Where You From? / by Hope A

With everything that has been going on in Ferguson and in cities all over the country, it has been hard to sit and write about zines and postcards. I've been watching the news, reading, and trying to find constructive things to say.  And sometimes I've just been angry and sad.  But the work to do in this country is ongoing and so while it becomes  less in the forefront in my mind, I work to keep these struggles part of my every day conversation, while talking about the things I make too.

When I moved to Baton Rouge, LA six years ago, I was struck by how many people I met who were from Louisiana, from Baton Rouge and other smaller towns.  I had been living in big cities most of my life, leaving my home state at 20 and even then, I had moved twice within that state.  I become interested in the ideas about why people leave their home towns and why they stay.  I wanted to explore the benefits of leaving a place when you've outgrown it and the benefit of staying rooted in one place.  In 2 issues, I asked friends and acquaintances, many from Louisiana, to write about their experiences. This comprised the first 2 issues of Where you from?

Then 2 years ago I moved to Oakland after spending 6 months in Italy.  I had a bunch of ideas to connect, from traveling with my sister in Sicily, talking with my grandmother about her parents home towns in Sicily, moving out west with my partner, who had lived in Baton Rouge his whole life. I thought I would have a new zine soon--I've sketched out a huge project in my head, with maps and letterpress printing and so the project is still just ideas.  I got so stuck on that project that it's been years since I've made a new issue.  So here it is.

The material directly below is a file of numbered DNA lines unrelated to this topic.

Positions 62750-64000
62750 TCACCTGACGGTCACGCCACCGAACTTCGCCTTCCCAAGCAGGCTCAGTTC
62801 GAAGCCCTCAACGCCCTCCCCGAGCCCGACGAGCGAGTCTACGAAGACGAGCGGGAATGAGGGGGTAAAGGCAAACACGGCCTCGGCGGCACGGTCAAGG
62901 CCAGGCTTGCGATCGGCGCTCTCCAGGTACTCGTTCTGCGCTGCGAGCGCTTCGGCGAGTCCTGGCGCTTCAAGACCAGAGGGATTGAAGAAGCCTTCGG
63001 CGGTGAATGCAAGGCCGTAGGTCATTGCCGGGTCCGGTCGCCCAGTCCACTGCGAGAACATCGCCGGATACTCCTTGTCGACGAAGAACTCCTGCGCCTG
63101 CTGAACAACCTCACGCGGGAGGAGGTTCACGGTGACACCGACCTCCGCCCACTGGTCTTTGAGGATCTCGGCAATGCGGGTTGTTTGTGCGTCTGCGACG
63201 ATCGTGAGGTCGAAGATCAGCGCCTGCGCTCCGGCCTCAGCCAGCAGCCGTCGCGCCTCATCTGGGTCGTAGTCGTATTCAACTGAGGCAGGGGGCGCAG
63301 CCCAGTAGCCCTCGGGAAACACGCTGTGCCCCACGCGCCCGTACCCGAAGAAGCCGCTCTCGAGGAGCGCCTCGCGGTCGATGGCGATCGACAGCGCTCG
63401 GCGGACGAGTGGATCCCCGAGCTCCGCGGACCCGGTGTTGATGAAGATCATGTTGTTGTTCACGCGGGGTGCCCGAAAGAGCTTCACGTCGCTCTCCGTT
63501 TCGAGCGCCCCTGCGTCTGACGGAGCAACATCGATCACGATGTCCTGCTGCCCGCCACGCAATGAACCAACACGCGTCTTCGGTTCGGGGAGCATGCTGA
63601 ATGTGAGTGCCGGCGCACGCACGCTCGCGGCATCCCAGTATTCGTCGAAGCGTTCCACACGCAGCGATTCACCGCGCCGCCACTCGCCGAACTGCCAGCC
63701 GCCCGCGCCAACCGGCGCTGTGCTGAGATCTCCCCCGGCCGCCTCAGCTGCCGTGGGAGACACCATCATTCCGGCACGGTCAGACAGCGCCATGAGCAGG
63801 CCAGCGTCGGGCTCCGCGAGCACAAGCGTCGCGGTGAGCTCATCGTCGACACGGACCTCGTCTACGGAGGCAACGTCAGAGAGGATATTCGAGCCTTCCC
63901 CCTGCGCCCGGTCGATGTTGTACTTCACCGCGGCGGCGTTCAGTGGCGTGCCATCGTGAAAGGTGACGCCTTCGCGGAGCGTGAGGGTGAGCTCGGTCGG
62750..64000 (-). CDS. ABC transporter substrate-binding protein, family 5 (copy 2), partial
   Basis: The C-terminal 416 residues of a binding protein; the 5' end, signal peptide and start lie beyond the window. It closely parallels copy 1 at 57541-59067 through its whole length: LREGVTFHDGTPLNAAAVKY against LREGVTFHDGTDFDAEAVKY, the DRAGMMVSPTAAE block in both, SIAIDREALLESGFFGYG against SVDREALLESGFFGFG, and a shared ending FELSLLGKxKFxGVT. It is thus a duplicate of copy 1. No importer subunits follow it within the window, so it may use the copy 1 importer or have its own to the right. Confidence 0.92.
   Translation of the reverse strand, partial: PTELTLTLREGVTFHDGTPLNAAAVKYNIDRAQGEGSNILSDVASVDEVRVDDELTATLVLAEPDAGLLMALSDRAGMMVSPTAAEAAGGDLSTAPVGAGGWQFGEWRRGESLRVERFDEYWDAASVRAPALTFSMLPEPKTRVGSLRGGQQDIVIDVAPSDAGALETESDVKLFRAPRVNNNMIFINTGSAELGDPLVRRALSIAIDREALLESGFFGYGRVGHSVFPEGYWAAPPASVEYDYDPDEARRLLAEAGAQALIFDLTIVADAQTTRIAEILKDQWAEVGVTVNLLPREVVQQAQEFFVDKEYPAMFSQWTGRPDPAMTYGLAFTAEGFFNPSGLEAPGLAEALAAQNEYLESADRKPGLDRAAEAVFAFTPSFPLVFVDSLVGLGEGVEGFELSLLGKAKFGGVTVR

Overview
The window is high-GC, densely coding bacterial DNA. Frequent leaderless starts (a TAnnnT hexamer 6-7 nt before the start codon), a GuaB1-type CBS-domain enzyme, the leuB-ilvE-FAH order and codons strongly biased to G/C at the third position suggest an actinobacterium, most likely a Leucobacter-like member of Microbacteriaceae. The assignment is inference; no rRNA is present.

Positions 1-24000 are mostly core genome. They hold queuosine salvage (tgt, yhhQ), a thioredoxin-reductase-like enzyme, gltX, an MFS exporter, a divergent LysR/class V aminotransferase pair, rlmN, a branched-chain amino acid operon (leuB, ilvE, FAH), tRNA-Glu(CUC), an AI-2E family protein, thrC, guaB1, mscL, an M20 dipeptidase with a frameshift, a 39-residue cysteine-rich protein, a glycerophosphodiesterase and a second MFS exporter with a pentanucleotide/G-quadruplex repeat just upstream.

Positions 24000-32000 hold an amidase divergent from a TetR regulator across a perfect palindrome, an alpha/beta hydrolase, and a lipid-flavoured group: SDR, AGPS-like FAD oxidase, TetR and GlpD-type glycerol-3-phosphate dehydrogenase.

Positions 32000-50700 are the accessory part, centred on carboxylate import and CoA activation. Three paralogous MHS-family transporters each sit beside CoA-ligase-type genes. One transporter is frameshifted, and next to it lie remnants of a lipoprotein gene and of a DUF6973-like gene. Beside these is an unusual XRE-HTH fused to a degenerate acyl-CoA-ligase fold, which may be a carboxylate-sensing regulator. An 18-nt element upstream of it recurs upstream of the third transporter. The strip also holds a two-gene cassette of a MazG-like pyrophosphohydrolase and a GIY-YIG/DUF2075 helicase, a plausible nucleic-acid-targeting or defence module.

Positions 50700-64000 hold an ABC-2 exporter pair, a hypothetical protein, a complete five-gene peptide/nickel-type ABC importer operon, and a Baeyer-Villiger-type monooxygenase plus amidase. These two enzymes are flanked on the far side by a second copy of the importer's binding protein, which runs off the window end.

I wanted to make a zine with the instant book form because it offers a great structure for telling two sides of a story.  And it meant I could letterpress print some for fun while still digitally printing affordable copies.  I chose to write about leaving places I've lived and returning. 

It was harder than I realized to write these. When I was done, I slept for a week and they sat on my computer, waiting to be turned into files to become plastic plates to print.  They are short, and the form thwarts my proclivity for run on sentences.  But here it is: one sheet of paper, ten stories.  Mostly about New Hampshire and New Orleans. One or two you may have heard before , maybe not. but now they are in print in a copy that fits in your pocket.

*****Did you want a copy? They are all available in my etsy store and if you live in the Bay Area, I'll be at the EBABZ this Saturday with a table full of stuff. And if you want to hear me read from it along with a bunch of other great zine writers including artnoose, come to the EBABZ reading this Thursday here. Phew.

Take care of each other ok?